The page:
The Purple Carrot is a healthy meal subscription box that delivers raw, pre-measured ingredients and recipes to cook healthy, delicious vegan meals.
DEAL: Get $25 off your first order! Use this link to get the deal.
Though this subscription is designed with vegan dietary guidelines in mind, it is ideal for anyone looking to improve their diet by lowering their intake of cholesterol, eliminating animal fats, or boosting their veggie intake!
The Purple Carrot insulates the food with ecologically-sound padding. A few huge icepacks sit below the food, separated from it by cardboard. The veggies are generally in fantastic condition. The couple exceptions are noted below.
Our three recipes this week.
On-card information includes an estimated prep-time, number of servings, and a breakdown of the essential nutrition info (calories, fat, carbs, protein). The carb and protein ratio varied greatly from dish. The pics of prepared food below show one serving, unless otherwise noted.
The recipes are really well designed, with most prep done ahead in a mise en place approach. Any items needed from your kitchen, whether food or cooking vessels, are set out separately. As far as ingredients, only olive oil and salt and pepper are needed. Ingredients are bolded for ease of recognition, and they even put ingredients in red font if they are divided and used in more than one spot in the recipe. Handy tips were worked into the text, like how to tell when a phase of cooking is done by smell or sound. They even have a hotline for phone or email help if you need it!
All our food! The meals are bagged separately, with some large or delicate items labeled in individual packages. Because of the amount of vegetable ingredients used, many items are packed in separate bags. The labels don’t indicate which recipe the items go with, so you have to check the cards carefully when corralling your ingredients (maybe this is only an issue for people that obsessively photograph their ingredients, though).
Spring Radish Fattoush. 40 minutes, 500 calories per serving.
The green tops of our radishes had gone mushy, and they didn’t look appealing in the bag. The greens aren’t used in the recipe, though, so it had no impact on our meals. The main part of the radishes where in excellent condition and only needed a quick rinse. Purple Carrot credited us $15 for this.
This dish is not for the carbohydrate phobic. The fattoush is primarily a melange of veggies and bread, so it is carby by nature – but the dish also had a side of minted brown rice to eat with it. Both were whole grain, though, so it didn’t feel like a carb binge. I would have loved to see some garbanzos, etc, thrown in for added protein. The flavors and textures of the dish were wonderful, with the lemon and sumac creating a very bright, citrus dressing. The brown rice paired well with the mint, and it was great mixed into the fattoush, as well. This was simple to make, made simpler by tearing some ingredients in place of slicing.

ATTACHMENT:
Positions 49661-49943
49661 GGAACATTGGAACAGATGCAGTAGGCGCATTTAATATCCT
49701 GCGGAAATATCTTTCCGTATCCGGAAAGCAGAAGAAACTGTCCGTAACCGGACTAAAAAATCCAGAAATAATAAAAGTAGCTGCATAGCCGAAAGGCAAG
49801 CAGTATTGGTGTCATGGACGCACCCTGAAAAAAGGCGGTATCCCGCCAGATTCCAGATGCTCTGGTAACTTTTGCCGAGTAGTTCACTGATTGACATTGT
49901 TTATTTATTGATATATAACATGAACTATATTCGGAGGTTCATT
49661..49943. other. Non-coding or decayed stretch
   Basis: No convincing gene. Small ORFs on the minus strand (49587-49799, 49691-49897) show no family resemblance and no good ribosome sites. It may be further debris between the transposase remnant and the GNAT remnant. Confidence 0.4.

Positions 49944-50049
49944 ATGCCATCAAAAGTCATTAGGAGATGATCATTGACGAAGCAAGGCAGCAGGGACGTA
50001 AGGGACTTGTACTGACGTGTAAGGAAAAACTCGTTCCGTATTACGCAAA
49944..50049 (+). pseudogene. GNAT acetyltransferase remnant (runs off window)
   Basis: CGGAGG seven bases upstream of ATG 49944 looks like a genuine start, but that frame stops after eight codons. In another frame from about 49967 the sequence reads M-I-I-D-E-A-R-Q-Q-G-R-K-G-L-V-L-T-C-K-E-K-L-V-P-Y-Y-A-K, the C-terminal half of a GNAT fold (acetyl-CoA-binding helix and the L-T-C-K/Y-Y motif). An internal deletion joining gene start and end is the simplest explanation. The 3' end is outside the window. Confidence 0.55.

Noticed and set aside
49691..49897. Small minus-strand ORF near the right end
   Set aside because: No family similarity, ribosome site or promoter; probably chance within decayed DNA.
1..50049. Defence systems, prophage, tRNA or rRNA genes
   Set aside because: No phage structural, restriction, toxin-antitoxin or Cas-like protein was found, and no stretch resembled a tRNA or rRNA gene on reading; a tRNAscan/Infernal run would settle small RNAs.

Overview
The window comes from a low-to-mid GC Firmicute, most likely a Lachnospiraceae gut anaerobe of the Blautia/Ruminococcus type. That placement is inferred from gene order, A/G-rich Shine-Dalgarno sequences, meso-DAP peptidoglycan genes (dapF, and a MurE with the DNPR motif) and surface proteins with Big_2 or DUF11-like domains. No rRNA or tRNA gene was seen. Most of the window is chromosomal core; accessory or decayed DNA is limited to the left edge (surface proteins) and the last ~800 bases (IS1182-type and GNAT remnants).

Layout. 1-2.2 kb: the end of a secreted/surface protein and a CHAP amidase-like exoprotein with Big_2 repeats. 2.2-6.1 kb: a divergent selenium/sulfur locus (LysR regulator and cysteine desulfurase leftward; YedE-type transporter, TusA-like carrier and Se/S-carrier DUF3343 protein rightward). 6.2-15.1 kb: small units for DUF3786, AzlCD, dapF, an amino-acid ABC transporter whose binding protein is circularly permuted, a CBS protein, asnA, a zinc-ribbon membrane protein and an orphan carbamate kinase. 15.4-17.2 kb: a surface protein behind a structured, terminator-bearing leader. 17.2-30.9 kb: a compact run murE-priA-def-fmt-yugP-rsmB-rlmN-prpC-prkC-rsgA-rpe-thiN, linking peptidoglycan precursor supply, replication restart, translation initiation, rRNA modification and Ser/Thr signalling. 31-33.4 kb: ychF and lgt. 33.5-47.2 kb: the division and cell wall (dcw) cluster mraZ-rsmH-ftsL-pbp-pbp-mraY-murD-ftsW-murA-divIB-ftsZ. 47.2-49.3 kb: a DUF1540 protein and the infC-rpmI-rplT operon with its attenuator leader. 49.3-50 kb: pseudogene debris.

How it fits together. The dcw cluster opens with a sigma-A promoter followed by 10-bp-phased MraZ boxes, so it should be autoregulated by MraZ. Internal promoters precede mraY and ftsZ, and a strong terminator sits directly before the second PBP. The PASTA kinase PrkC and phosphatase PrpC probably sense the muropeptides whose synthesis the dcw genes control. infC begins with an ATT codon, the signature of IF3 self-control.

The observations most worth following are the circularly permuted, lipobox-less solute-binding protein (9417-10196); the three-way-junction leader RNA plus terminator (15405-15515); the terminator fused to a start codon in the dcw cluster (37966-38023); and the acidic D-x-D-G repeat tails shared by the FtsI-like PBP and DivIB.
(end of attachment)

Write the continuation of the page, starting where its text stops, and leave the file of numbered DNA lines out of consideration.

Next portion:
Mustard Glazed Tempeh. 35 minutes, 600 calories per serving.
A couple of our seasoning packs had faulty seals on the bottoms (the Old Bay, plus the oregano from the fattoush). Luckily, very little had escaped, and it was caught in the larger outer bags.
This dish had a fun look to it, with the red cabbage contrasting against the golden potato and beet combo. The tempeh added a nice dose of protein, and it was really easy to work with.
The dish was a slightly odd combination of ingredients, but it came together into an enjoyable jumble.
Vegetable Pad Thai. 30minutes, 650 calories per serving.
There are about as many ways to put together pad Thai as there are people to eat it. This version had the obligatory peanut, lime, cilantro, and green onion, but it mixed it up a bit by making tamarind a major part of the sauce. Vegan eggs added some protein and color, with lots of broccoli and carrots stretching the dish. We enjoyed this version, but we would’ve have loved some spice, too. It made a ton of food – the above pic shows about 2/3 of the recipe!
We enjoyed our Purple Carrot meals. The ingredients were very high quality, and the recipes were easy to prepare. The dishes didn’t wow us in the way the TB12 Performance Meals did (see our TB12 food box reviews), but they were solid. We also found a little to be desired in the way of protein content in a couple of the meals, and we would have welcomed some tofu, beans, or high-protein grains.